Thrust and curlicues

The Opera's Salome is long on melodrama but short on allure.


Seattle Opera Seattle Center, Mercer Arts Arena, 387-7676, $35-$107 7:30 p.m. Wed., Fri., and Sat. ends Sat., April 6

SEATTLE OPERA'S new production of Richard Strauss' Salome is a battle of clashing conceptions that entertains and impresses but doesn't quite pack the unified punch that it could.

Admittedly, this work presents a director with a challenge from the start. Oscar Wilde's 1892 play—expanding on a brief biblical reference to the princess Salome and her thwarted desire for John the Baptist, whom she eventually orders beheaded—was translated into German; Strauss then trimmed this translation and took it as the text for his 1905 opera. But his gorgeous score italicizes every moment with sensual curlicues and visceral thrust—overlooking the text's dreamlike atmosphere of religious ritual, its incantatory repetitions and ancient phraseology.

So it's the director's job somehow to reconcile the Dionysian score and Apollonian text. However, director Sharon Ott has asked for a naturalistic acting style—"naturalistic" in clich餠operatic terms, that is (lots of extravagant arm gestures)—that jells with neither quality. Ott opts for dysfunctional-family melodrama and flat-out statement rather than the subtle insinuation that the perfumed text seems to invite. Everyone in the cast plays, dutifully, with their dials set to 11, but chills are sent through no spines.

Both Nina Warren (the Gold Cast's Salome in the Saturday opening-night performance) and Eilana Lappalainen (in the Sunday matinee's Silver Cast) give fearless performances of the demanding title role. They both dance the climactic "Dance of the Seven Veils" themselves, hurtling all over that stage for a solid nine minutes, followed by a final scene that calls for more soaring high notes than a month of Wagner. But their, or Ott's, basic approach to the character is coquettish, petulant, girly-girly, and more than a little high-strung. It left me wondering where Salome's allure—the power to drive an army captain to suicide and a king to murder—came from. Flirting and hair tossing don't explain it; we need to see Salome's natural charisma and towering will.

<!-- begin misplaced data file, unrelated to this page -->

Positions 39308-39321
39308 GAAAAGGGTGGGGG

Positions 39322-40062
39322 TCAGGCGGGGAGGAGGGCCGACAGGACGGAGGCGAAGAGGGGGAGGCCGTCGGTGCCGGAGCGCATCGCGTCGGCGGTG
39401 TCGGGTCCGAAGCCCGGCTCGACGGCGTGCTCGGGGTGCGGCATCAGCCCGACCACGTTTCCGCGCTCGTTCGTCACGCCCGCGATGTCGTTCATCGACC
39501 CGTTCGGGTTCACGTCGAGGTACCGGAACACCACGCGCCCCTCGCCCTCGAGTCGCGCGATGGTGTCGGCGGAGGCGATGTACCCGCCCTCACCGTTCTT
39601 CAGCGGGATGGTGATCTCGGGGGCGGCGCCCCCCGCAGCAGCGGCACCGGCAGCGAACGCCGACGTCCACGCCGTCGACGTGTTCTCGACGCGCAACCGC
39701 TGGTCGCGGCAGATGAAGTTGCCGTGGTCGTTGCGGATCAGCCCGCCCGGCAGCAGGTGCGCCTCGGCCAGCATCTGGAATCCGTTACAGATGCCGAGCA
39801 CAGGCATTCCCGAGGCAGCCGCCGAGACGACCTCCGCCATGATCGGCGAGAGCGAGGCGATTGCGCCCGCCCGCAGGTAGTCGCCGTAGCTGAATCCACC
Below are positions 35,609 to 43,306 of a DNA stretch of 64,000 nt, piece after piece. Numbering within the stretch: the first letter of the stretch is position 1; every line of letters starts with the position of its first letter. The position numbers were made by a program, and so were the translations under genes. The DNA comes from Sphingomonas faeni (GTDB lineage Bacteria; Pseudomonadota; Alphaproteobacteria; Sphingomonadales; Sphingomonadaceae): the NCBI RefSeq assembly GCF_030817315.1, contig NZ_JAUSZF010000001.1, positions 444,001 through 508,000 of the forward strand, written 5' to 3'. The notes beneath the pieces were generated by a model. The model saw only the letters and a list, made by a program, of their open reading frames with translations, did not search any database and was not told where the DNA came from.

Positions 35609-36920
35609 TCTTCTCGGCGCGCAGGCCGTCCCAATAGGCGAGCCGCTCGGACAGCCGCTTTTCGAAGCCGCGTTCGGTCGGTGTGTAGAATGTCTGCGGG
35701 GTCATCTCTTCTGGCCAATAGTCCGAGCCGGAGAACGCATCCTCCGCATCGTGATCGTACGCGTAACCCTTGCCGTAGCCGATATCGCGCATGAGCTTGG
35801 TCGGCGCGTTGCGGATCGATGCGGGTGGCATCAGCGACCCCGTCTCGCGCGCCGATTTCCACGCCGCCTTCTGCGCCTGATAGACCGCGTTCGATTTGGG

And what, similarly, does Salome see in this production's Jochanaan (the opera's name for John the Baptist)? In three interlinked arias, Salome claims to be drawn to his body, his hair, and his lips, but there must be something more she wants. Richard Paul Fink's acting gives no clue; he staggers around in a stagy sort of psychosis that belies both his authoritative, auditorium-filling voice and the choralelike grandeur of his music. There's the key—it must be his power that Salome covets. He's the first man she's met with a will as granitic as her own, so he must be conquered. Sex for her is a means, not an end. Sure, opera characters fall in love at first sight all the time, but this time it makes sense—if you set Jochanaan up as an immovable moral object against Salome's irresistible sensual force. Neither one, of course, comes out alive. (The destructiveness of desire was a theme that ran through not only Wilde's work, but his life as well. As he epigrammatically put it in "The Ballad of Reading Gaol": "Each man kills the thing he loves.")

Just as fearless as the two Salomes is Joyce Castle as Salome's mother, Queen Herodias, a blowsy, goblet-clutching slattern—Mrs. Robinson as Cruella De Vil, as directed by John Waters. Peter Kazaras' King Herod recalls Peter Ustinov's slave trader in Spartacus—inflated and epicene, the production's one truly disturbing character. (When he invites his stepdaughter/ niece Salome to dine, he holds a dangly bunch of grapes in front of his crotch and presses them against her cheek.)

The production's other discordant element is Robert Dahlstrom's stark, Escher-esque set, all slanted walls and razor edges that play mind games with perspective. It, too, is gorgeous, especially as flooded by lighting designer Peter Maradudin's slabs of brilliant color (my favorite combination: burnt orange-gold vs. fluorescent cyan). But it seemed to come at the opera from a different angle than the direction.

The Seattle Symphony sounds its glossy best. Conductor Gerard Schwarz has such a knack for pacing this sort of vast vocal and orchestral canvas, whether it's a Strauss opera, a Mahler symphony, or a Berlioz oratorio—lingering over each moment yet sweeping the listener along. His direction was the one element that helped tie everything together.

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